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I hasten away on a ship to new seas
To seize a new moment, to shake a new hand,
To hasten the day I return once again
With a bottle of poems washed up on the sand.


Alphabetical list of poetry


Poet Rod Clark maintains that a poem is not a poem until it is read aloud to another person. It otherwise lies dormant in its cocoon, never to be born. I tend to agree, only because it suits my poetic experience. I was drawn to poetry from an early age, reading aloud first to my family, then to friends and classmates.

Two, perhaps three weeks a year would be devoted to poetry in my English classes, and I devoured those times. I would spend hours in the library, deep in the words of poets of our times and the past. At some point, I began writing my own verse, and soon began reading at open mic poetry events. I always felt that my poetry should breathe the air and scatter to the wind.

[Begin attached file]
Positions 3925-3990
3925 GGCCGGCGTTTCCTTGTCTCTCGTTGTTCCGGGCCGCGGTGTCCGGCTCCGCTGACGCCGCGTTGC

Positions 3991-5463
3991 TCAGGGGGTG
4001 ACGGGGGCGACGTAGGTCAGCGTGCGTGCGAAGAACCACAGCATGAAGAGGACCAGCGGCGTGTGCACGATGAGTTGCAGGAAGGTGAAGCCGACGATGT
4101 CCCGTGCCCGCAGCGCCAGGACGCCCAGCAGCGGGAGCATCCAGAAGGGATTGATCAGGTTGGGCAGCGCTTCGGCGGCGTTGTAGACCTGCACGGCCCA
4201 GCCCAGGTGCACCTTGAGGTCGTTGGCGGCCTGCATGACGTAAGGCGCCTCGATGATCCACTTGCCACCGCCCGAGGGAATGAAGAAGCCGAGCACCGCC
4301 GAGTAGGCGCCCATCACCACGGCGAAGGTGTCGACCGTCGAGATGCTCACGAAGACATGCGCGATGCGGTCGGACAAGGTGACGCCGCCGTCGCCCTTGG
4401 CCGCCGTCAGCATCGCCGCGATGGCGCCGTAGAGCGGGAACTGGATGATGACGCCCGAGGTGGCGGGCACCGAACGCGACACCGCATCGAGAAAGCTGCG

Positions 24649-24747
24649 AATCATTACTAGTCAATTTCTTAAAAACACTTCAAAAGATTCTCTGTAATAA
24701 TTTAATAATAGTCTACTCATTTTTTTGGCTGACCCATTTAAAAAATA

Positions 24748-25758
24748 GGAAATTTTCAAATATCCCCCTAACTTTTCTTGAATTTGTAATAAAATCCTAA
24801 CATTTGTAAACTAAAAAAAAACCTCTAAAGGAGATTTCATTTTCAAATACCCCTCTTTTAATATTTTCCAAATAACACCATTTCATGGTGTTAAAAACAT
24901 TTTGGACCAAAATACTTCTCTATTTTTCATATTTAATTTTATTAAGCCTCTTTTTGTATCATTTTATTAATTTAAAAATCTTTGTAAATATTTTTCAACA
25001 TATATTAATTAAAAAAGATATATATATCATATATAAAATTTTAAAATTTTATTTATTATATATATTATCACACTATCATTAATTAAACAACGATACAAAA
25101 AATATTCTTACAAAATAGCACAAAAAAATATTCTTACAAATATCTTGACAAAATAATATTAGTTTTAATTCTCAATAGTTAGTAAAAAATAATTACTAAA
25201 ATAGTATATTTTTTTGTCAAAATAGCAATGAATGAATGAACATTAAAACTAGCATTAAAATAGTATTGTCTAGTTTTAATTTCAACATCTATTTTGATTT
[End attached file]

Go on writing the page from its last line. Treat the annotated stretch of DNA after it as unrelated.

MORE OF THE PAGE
I write, not in abstraction or disguised imagery, but in plain words to be read, listened to, and understood (well, most of the time). I enjoy all forms of poetry and have a large library of other poets' books to gather inspiration.

A few years ago, I penned a couple of poems in a new and unique style, which was christened "Ekkensian" by Rod Clark (the above-mentioned poet). Professor Emeritus (San Francisco State University) and Poet Laureate (Pacifica, California) Clark then went on to write several Ekkensian poems, one of which won an award in a national poetry contest!

Select the tabs (Ekkensian Verse (Ekkens) and Ekkensian Verse (Others), and then write one of your own for inclusion on this site.

It seems, these days, there is an endless sea of poets washing up on our shores, like grunions on a moonlit night. It's time to grab a pail and go a-fishin'.


Above photograph: Piper's Dusk

Above poem: "Epilogue," from Collected Poetry of Thomas A. Ekkens—Early Works